Table 13.1 The Eccentric Punch Down

Complementary Versus Contrasting Balance

Preferences Versus Vulnerabilities

Impact on Resiliency

· Primary style = Mastermind

· Complementary Style = Expert

· Contrasting Styles = Romantic and Warrior

· Unique combination of creativity and execution.

· Comfortable assuming risk but works hard to minimize it.

· May struggle to explain the value and/or purpose of their ideas.

· Prefers freedom of ideas and consistency of processes.

· May have a complicated relationship with risk.

· Environments that require consensus building or immediate results may cause stress.

A Mastermind with a Secondary Romantic (lowest score C column, next-lowest score B column)

I have always had a special admiration for this combination of preferences. This is a risk-taking dreamer who wants a better future for the emotional well-being of others. This is the Social Reformer. Given that I am the Crusader, a style that fights for causes, it makes complete sense that the Social Reformer would appeal to me. They are the cause. They construct the possibilities that will lead to a better life for the people.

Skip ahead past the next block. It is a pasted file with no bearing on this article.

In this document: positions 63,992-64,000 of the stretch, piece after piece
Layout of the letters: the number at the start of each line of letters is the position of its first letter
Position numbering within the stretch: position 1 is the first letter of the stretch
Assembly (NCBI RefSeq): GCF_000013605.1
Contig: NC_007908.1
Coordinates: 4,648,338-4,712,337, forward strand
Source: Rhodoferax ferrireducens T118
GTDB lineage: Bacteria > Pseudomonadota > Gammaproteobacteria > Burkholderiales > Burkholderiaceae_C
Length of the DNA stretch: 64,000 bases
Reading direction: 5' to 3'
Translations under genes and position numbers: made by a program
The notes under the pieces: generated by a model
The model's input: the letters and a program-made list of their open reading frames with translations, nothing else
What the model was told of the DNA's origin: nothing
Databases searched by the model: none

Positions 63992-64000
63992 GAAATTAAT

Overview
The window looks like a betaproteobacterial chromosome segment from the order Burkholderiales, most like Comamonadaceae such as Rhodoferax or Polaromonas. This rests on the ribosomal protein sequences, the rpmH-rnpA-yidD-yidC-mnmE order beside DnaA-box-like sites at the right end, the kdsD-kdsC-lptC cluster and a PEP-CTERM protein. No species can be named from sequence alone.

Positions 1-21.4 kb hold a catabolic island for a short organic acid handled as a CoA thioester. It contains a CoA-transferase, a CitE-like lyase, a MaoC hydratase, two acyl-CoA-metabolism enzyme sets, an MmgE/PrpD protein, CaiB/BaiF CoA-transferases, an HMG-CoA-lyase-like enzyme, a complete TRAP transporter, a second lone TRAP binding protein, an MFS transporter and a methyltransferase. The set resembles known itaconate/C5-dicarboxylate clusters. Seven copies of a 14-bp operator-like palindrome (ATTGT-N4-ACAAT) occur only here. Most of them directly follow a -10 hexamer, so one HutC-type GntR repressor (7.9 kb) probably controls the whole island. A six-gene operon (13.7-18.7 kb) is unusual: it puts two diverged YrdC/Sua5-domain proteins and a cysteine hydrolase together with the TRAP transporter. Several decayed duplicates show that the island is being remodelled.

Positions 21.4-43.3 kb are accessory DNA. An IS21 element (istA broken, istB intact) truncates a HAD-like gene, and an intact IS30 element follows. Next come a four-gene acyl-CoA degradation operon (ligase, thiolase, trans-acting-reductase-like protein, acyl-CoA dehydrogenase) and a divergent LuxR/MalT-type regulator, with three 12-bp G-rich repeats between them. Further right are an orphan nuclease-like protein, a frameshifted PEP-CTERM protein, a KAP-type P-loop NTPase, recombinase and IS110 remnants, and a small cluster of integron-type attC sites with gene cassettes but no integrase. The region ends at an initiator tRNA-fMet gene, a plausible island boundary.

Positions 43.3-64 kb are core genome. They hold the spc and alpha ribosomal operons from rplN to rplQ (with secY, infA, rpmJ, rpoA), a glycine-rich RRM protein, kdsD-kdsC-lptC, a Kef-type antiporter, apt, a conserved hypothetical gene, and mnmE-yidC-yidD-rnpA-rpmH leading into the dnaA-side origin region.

Unlike the Love Interest, who reverses the primary and secondary preferences, the Social Reformer is committed to a specific version of the future. Their comfort with change is augmented by the charm of their emotional sensitivity, a combination that can make them very persuasive. They are effective at gaining a commitment from others to the desired future state that they have imagined. “I have a dream” could well be their mantra. Remember Susan Wally — my mentor at Marshall Field’s — the six-foot-tall, flaming red haired, human freak flag? Yep, Social Reformer. She had a self-defined vision for a better future for the employees of Marshall Field’s. She was the Queen of Human Resources.